Peroxisome proliferator-activated receptor gamma coactivator 1-alpha (PGC-1α) and -beta (PGC-1β) are transcriptional coactivators that control mitochondrial metabolism and functions in various tissues , including the retina [27, 32, 33]. To intermediate their functions, the PGC-1α isoforms cooperate with transcription factors, such as ESRRA, peroxisome proliferator-activated receptor α, γ (PPARα, γ), FOXO1, FOXO3, and nuclear respiratory factors 1 (NRF1) and Nfe212 (nuclear factor erythroid 2-related factor 2, NRF2) to control respiration, mitochondrial biogenesis, and expression of antioxidants [27, 34]. PGC-1α is necessary for the generation of ROS scavenging enzymes, including SOD1, SOD2, GPx, and CAT [35, 36]. Recently, several studies have shown that superoxide dismutase 2 (SOD2), an enzyme detoxifying the excessive accumulation of mitochondrial ROS, was turned on by PGC-1α in the RPE cells [27, 37]. Therefore, to determine the possible pathways of protective effects of the TPP-Niacin, we examined the gene expressions of PGC-1α related genes and observed that PGC-1α and PGC-1β were robustly upregulated by TPP-Niacin compared to the H2O2-induced oxidative damage group. In addition, when examining the potential downstream transcription factors responsible for these changes, ESRRA, FOXO1 and 3, and NRF1 and 2 were found to be upregulated by TPP-Niacin treatment.
On further investigating the possible mechanisms associated with the protective ability of TPP-Niacin, it appears that HO-1 and NQO-1, which are downstream targets of NRF2 signaling, play major roles in the prevention of oxidative damage in the cells [38, 39]. Recently, many studies have reported that the activation of NRF2/HO-1 signaling is required to alleviate oxidative damages in RPE cells [40,41,42,43,44,45]. In this study, it was speculated that the antioxidative effects of TPP-Niacin could be combined with PGC-1α and NRF2 signaling. The results of the present study show that TPP-Niacin protects the ARPE-19 cells from H2O2-induced oxidative damage by activating NRF2 signaling through upregulation of the expression of NRF2, NQO-1, and HO-1.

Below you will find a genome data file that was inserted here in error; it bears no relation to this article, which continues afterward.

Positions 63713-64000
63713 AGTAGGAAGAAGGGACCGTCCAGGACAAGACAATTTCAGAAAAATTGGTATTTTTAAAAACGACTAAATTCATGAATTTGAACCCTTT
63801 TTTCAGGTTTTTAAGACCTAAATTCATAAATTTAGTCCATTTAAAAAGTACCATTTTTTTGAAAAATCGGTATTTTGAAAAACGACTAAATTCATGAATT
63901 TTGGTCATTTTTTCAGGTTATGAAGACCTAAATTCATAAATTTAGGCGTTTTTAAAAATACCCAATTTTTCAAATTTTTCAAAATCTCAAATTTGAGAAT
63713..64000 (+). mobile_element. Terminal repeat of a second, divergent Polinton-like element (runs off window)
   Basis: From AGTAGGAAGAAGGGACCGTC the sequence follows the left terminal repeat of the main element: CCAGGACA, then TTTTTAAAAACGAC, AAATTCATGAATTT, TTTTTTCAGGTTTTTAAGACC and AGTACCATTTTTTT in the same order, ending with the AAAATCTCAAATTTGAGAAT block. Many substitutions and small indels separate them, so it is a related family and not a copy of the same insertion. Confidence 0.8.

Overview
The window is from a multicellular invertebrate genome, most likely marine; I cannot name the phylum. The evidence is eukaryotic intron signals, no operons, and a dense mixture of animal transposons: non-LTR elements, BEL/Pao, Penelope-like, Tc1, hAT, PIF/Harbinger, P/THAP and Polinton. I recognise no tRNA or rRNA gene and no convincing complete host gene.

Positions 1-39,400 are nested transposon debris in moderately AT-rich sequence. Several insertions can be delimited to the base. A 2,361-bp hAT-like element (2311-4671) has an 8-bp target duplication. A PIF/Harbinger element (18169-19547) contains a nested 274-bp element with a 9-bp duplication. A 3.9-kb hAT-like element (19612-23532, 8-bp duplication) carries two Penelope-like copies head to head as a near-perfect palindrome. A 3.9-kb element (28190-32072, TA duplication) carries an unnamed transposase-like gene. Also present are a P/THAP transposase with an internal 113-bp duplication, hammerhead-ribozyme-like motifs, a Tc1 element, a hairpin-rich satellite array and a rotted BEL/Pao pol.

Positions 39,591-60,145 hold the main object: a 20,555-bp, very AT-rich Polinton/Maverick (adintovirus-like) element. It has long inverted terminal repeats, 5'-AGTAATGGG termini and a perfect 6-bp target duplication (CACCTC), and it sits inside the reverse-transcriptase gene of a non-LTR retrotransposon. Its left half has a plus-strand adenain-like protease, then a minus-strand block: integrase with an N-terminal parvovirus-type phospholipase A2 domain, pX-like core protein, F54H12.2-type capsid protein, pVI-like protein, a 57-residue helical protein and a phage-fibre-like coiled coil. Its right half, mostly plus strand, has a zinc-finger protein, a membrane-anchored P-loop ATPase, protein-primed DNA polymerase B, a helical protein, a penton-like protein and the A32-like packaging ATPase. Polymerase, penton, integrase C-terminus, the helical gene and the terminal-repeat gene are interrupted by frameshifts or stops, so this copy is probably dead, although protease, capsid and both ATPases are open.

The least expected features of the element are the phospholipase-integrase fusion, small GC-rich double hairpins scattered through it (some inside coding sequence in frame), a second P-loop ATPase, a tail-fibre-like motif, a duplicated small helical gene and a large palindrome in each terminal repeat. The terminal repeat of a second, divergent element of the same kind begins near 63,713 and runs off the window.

Initially, we thought that TPP-Niacin had an effect on the nanoconcentration state, as well as those of other mitochondrial targeting compounds, but TPP-Niacin showed antioxidant effects in the range of 10–200 μM. However, as shown in the comparison data with niacin, TPP-Niacin is more effective than its original chemical against oxidative damage in RPE cells. These results support TPP-Niacin as a potent antioxidant against oxidative stress compared to niacin and suggest that its improved protective effects are exerted via regulation of mitochondrial dynamics and antioxidant mechanisms. Contrary to expectations, the increment of antioxidant enzymes after induction of oxidative stress was in agreement with the study where the expression levels of HO-1 increased in ARPE-19 cells after H2O2 treatment [43, 44, 46,47,48]. However, some studies have presented that H2O2 treatment significantly reduces the expression levels of PGC-1α, HO-1, and NQO-1 in ARPE-19 cells [37, 40]. The variances between these studies may be owed to the use of other concentrations of stimuli as well as the treatment time, which can control cellular response. As in reported research, it is well established that niacin exerts significant antioxidant, anti-inflammatory and anti-apoptotic activities in a variety of cells and tissues [19, 20, 49,50,51,52]. Our study thus far has only been applied to focus upon the improved antioxidant effects of TPP-Niacin, in terms of mitochondrial and ROS regulation. Further data collection would be needed to determine exactly how TPP-Niacin affects with antioxidant effect via mitochondrial biogenesis and dynamics. Additionally, when we exam the TPP-Niacin’s own effects on normal ARPE-19 cells, as shown in Supplementary Figure 4, TPP-Niacin was not significantly changed of ARPE-19 cells compared with the control group in LDH, ROS, and MMP assay (Supplementary Figure 4 a-d). However, according to gene expression results, TPP-Niacin has significantly enhanced the SOD2 expression level assessed by RT-qPCR (Supplementary Figure 4e). These results indicated that TPP-Niacin mediated cytoprotective activities that could be linked to the mitochondrial function on not only the normal state but also the oxidative stress.
In conclusion, this study shows that TPP-Niacin is an improved protective antioxidant than niacin against oxidative damage to ARPE-19, cells via the reduction of ROS levels and protection against oxidative-stress-induced cell death. The signal mechanisms by which TPP-Niacin presented such effects involve regulation of the mitochondrial quality control and transcriptional factors such as PGC-1α and NRF2, as well as a boost in the antioxidant molecules. These results provide the first experimental evidence for TPP-Niacin as a possible therapeutic agent in the prevention of AMD. Further studies are needed to determine its physiological functions and biological efficacies in both primary human RPE cells (at least fully differentiated ARPE-19 cell models) and in vivo models, as well as target identification in the near future.